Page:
Lowell Public Schools Doors Open 2016-2017 - First Wednesday of every month at 10am
Career Academy at the Molloy School
This past Wednesday marked the first tour date in a 10 month Doors Open series, an effort by the Lowell Public School system to increase transparency and community involvement. The schedule for each school’s tour is at the end of this article. This month, we visited the Molloy, Bailey, and Daley Schools. I'll cover the Molloy School in this post. Check here for the Bailey and here for the Daley.
I liked the idea of the school tours because my son is a student in a Lowell school, and I want to get to know the system better. I'm also a photographer and a curious person. I brought a camera along, and I decided to try something new and took notes so I could share what I learned.
Wednesday's tour started at 10am at 155 Merrimack Street at the School Department - which is now in the Bon Marche building. I went upstairs to the 4th floor and got checked in on the new Raptor system, using my state ID (driver's license). The admin gave everyone an ID sticker to wear, and each school checked to make sure we had it before beginning the tour. A big yellow bus took us to visit the Career Academy at the Molloy School.
Principal Margo Ferrick (who’s also Principal at the Cardinal O’Connell School) shared some of the history, current programs, and upcoming additions at the Career Academy. Launched in 2013, the LHS Career Academywas housed at the high school and moved last year to the Malloy School at 125 Smith Street. Designed as an alternative education program for high school students who have "struggled academically and behaviorally", the school serves 90 students full-time and offers part-time enrollment as well. Margo says these kids have complicated lives, and they all need something more than a traditional school environment can give them.
A few years ago, these kids would have been sent out to a 45-day punitive program, before being allowed back into the high school. LPS found that 65% of students at these earlier alternative programs did not ever graduate or obtain a GED or equivalent. Margo called the programs a gateway for dropout. So, she co-wrote a Gateway Cities grant to the Governor, received a planning grant, and worked with Middlesex Community College and UMass Lowell to create a program that better meets the needs of these students. Similar to an in-district charter school, there is autonomy for the school and the kids. The program does positive intervention and support, not punitive action.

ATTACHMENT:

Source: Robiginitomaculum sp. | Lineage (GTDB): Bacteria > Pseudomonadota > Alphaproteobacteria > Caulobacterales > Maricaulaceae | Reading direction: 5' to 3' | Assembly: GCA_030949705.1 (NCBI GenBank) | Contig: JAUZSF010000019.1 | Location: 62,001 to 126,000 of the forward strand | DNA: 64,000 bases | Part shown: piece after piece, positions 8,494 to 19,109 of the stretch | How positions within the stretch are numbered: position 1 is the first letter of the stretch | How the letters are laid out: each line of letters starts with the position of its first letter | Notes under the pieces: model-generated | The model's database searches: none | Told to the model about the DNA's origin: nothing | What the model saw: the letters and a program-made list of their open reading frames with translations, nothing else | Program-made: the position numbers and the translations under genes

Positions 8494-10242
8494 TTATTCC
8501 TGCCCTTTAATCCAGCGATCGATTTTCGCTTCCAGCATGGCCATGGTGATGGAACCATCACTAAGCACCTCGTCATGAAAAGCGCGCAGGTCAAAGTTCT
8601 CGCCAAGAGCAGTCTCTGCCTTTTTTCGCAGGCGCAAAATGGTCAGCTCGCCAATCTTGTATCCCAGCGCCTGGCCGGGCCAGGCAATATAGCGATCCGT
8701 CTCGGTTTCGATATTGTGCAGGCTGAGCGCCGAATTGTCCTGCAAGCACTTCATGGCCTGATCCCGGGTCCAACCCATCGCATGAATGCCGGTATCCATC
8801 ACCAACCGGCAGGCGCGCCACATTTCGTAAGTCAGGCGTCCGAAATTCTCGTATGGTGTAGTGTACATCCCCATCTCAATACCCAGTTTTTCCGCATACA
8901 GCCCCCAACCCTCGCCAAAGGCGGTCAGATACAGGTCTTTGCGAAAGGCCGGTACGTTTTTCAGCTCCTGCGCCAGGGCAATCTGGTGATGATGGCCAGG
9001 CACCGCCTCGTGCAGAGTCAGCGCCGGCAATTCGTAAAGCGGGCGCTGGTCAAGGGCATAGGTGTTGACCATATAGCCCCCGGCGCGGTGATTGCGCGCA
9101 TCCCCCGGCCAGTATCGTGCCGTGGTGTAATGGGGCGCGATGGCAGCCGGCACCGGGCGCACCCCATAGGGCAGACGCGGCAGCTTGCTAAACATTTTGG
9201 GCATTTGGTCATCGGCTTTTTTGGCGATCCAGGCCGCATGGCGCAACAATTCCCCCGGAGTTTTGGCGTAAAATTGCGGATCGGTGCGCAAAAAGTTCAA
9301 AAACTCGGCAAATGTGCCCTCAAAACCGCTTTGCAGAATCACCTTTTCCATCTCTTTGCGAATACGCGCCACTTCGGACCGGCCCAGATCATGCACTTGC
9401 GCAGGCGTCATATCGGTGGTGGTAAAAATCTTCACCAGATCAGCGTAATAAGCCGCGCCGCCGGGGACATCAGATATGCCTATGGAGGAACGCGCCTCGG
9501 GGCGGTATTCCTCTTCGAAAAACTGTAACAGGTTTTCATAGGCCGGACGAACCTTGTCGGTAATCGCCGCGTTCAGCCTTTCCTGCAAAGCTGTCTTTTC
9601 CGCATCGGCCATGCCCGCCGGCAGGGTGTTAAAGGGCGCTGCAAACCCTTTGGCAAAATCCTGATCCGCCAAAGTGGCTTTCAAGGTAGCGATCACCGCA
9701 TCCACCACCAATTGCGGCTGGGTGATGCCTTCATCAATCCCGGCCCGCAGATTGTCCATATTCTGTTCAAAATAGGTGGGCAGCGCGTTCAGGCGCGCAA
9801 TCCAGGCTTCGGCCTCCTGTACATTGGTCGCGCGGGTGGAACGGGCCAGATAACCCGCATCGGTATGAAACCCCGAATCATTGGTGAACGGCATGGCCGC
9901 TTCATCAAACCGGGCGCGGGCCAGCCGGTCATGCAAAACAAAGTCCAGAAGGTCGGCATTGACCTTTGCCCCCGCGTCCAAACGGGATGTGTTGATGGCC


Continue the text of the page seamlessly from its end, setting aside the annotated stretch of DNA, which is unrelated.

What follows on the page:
The Career Academy at the Malloy School partners with organizations like Catie's Closet, Community Teamwork Inc's YouthBuild, and Mill City Grows. Students get credit for learning life skills and job skills, or can receive additional services through these programs. While we were standing in the garden outside, 4 teens came out full of smiles and climbed into the YouthBuild van to go and learn construction for 4 hours.
Val Snowdon from Mill City Grows was there to tell us about their work with the Career Academy to supply grant-funded raised-bed gardens. The students worked with staff to design the layout, choose which vegetables to grow, and filled the 5 original beds with 17 cubic yards of soil. With additional grant funds, the garden will be expanding to the lot next to the Lincoln School and provide 40 new beds! Food Corps Service Member Moustapha Touré helps students with programming, and volunteers up to 8 hours a week at 3 different schools.
What happens with all the veggies? A full service community school grant was received, and the Molloy is developing a hub for the neighborhood by building out a former boys' bathroom into a laboratory kitchen.The kitchen will house lessons for Biology and Chemistry, and will hold cooking classes for both the students and community members. One of the programs being developed is called Arts and Apps, which will showcase artwork and student-made appetizers. Folks on the tour sounded excited about the Garden to Table science/biology class - I know it makes me happy. The school and administration is doing all it can to pave the way for an integrated garden/school curriculum.
The Molloy School is an old building. It still has glass fuses! The windows are mostly opaque, and two had to be replaced for the lab kitchen. The city is responsible for the plumbing build-out in the kitchen, and is waiting for 2 full days to become available to finish the work.
The cafeteria serves food made off-site by city contractor Aramark. As the rules stand now, local garden food can be used in taste tests, but not in meals. In the cafeteria, there's a beautiful mural on the long wall of the room that was designed and painted by students and artists. As Margo pointed out, there's not a mark on it.
The Doors Open tours of Lowell Public Schools will take place every First Wednesday at 10am. Arrive early at 155 Merrimack Street, 4th floor, to get checked in. Bring your photo ID. Please call or email to RSVP so they can reserve the right amount of transportation - email@example.com or 978-674-2162.
9/7/16 Molloy Career Academy, Bailey, Daley Schools
10/5/16 Sullivan, J.G. Pyne, Leblanc Schools
11/2/16 Butler, Shaughnessy, Cardinal O’Connell Schools
12/7/16 Peter W. Reilly, Stoklosa Schools
1/4/17 Bartlett Community Partnership, Robinson Schools
2/8/17 Christa McAuliffe, Murkland, Greenhalge Schools
3/8/17 Moody School, E.N. Rogers STEM Academy
4/5/17 McAvinnue, Pawtucketville Memorial, Dr. An Wang Schools
5/3/17 Morey, Abraham Lincoln Schools
6/7/17 George Washington, Laura E. Lee Schools